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Ordinary Barbadians eager to be part history

Just two days before Barbados celebrates its Golden Jubilee, Barbadians from coast to coast joined in a second attempt to join hands in a human chain link to show how much they love Barbados.

On the south of the island, students of Harrison College and the Princess Margaret Secondary School, tourists and locals looked organized as they played their part in the effort.

The mood just outside the Grantley Adams International Airport, in particular, was definitely one of patriotism, and it seemed like it was Wednesday – Independence Day – already.

Michele Callender-Clairmonte who came out to support her son, who attends Harrison College, told Barbados TODAY she could not miss out on helping to form the human chain link.

“It is such a momentous occasion and we feel like we had to be here,” she said.

She expressed the view that although the country was celebrating 50 years of Independence, there was still more work to be done.

“I am very proud. I think we have a lot of work to do still, but I think we have made great strides and I can only hope for the better for the future.”

Alison Gamble, who took her two daughters to participate in the chain link, said she believed it was a historic event that could build patriotism.

“Too many of our children are influenced by other cultures and I thought this is an investment into the future because they would never forget this. . . .You hear other individuals who were children just after Barbados became independent talking about their experience and I didn’t want them to miss out on this experience,” she said, adding that she planned on taking them to the Independence Day parade as well.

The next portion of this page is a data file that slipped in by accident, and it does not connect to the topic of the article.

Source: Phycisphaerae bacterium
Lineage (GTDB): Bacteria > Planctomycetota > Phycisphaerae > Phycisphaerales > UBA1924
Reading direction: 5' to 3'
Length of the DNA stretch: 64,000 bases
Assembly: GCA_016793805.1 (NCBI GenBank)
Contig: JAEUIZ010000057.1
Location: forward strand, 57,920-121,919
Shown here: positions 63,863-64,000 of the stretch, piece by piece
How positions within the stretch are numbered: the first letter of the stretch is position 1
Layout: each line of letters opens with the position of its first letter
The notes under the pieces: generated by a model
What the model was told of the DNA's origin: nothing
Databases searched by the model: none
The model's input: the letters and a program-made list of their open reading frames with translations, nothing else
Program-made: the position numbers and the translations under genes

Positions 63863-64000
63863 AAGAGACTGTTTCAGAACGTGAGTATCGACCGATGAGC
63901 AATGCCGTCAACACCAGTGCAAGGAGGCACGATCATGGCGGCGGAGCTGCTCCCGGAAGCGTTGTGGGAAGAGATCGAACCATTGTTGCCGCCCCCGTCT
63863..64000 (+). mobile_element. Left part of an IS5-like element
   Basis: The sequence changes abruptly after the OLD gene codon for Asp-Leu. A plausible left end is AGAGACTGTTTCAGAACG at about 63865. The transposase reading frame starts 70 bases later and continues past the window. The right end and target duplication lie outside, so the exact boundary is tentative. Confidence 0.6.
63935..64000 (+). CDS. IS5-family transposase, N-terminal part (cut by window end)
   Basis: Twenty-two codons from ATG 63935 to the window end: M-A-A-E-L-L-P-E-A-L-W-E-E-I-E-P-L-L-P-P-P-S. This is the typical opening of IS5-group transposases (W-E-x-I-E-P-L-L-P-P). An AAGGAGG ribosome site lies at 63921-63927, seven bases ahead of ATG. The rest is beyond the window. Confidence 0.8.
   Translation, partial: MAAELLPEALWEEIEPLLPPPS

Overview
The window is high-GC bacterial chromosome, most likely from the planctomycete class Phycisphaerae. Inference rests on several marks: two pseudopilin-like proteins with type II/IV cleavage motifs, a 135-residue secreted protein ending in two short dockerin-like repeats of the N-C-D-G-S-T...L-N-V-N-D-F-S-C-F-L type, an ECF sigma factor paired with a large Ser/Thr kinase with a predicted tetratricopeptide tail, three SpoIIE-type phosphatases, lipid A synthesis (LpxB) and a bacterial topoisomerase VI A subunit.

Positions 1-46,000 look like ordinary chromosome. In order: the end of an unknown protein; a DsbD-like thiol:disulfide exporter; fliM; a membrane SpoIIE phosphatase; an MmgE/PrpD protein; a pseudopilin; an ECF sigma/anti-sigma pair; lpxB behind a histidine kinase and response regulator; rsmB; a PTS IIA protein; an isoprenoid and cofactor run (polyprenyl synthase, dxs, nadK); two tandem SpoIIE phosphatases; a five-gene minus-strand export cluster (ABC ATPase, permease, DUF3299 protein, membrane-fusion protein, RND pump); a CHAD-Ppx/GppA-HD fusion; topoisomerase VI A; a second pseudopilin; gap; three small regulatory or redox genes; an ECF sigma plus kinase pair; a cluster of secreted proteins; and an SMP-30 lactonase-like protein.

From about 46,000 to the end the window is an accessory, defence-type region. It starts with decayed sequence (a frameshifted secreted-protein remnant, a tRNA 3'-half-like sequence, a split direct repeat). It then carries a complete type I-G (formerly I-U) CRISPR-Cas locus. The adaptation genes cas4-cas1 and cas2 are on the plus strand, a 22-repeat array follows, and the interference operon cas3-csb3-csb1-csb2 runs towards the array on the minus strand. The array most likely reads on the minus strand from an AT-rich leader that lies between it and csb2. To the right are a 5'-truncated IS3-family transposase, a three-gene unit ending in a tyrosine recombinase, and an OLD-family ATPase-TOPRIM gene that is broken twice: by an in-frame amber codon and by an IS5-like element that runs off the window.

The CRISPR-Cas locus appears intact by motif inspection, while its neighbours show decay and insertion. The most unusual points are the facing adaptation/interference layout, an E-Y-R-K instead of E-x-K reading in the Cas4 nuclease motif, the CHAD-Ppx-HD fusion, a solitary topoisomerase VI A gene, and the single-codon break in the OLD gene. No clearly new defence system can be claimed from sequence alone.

“. . . So they can experience the parade as well, because next 50 years we don’t know what Barbados and our world will be like, so we should take the opportunity now.”

She contended that the country’s biggest achievement thus far has been education.

“We can educate children from nursery right up to secondary, and even in some cases the tertiary level. The cost to parents isn’t as great as it could be,” Gamble noted.

Her daughter Kristienne said she was very proud to be a Barbadian and would not trade this little island for anything.

“I am very proud and I would never go anywhere else because I feel safe here. [What] I love about Barbados is that it is pretty and safe,” she said.

3 Responses to Ordinary Barbadians eager to be part history

  1. Coco Lopez
    Coco Lopez November 29, 2016 at 12:09 am

    Barbados Today the use of the word ‘ordinary’ to describe us is quite snooty and condescending.

    Reply
    • Sanita November 29, 2016 at 4:53 am

      Barbados Today, who would you classify as the extra-ordinary Barbadians and are you implying that they, whoever they are, were not part of the formation of the link?

      Reply
  2. Philip Clement
    Philip Clement November 29, 2016 at 1:39 am

    is that what we are ..ordinary Barbadians..?

    Reply

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